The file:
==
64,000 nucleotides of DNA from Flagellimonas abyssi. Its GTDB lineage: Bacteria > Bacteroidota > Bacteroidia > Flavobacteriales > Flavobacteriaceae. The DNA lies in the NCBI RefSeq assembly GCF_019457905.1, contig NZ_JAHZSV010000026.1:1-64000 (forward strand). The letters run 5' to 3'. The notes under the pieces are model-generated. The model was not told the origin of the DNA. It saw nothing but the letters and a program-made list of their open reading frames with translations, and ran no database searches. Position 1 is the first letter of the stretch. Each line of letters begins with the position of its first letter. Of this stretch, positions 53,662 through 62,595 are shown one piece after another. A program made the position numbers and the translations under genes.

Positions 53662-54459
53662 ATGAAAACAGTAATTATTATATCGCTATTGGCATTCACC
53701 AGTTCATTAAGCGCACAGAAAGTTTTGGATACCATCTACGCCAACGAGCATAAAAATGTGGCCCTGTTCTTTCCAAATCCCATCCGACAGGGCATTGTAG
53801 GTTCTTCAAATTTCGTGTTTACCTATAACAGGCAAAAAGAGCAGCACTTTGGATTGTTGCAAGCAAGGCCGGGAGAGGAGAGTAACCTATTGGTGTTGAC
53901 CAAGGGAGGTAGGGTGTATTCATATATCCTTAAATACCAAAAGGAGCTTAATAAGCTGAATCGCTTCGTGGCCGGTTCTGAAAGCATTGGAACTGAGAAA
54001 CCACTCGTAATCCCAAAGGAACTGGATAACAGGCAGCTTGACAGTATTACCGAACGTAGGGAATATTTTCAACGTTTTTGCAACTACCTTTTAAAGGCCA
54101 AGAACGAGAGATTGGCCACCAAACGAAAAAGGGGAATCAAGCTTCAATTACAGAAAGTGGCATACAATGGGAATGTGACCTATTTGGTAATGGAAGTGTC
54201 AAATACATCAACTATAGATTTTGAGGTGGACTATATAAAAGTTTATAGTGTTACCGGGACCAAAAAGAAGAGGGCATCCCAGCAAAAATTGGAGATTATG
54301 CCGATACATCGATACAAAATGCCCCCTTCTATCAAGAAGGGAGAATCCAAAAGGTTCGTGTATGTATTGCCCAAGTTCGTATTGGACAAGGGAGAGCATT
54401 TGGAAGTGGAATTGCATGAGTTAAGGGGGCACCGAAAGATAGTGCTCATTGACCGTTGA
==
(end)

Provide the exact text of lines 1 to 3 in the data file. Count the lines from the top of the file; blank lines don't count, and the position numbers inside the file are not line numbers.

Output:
64,000 nucleotides of DNA from Flagellimonas abyssi. Its GTDB lineage: Bacteria > Bacteroidota > Bacteroidia > Flavobacteriales > Flavobacteriaceae. The DNA lies in the NCBI RefSeq assembly GCF_019457905.1, contig NZ_JAHZSV010000026.1:1-64000 (forward strand). The letters run 5' to 3'. The notes under the pieces are model-generated. The model was not told the origin of the DNA. It saw nothing but the letters and a program-made list of their open reading frames with translations, and ran no database searches. Position 1 is the first letter of the stretch. Each line of letters begins with the position of its first letter. Of this stretch, positions 53,662 through 62,595 are shown one piece after another. A program made the position numbers and the translations under genes.

Positions 53662-54459
53662 ATGAAAACAGTAATTATTATATCGCTATTGGCATTCACC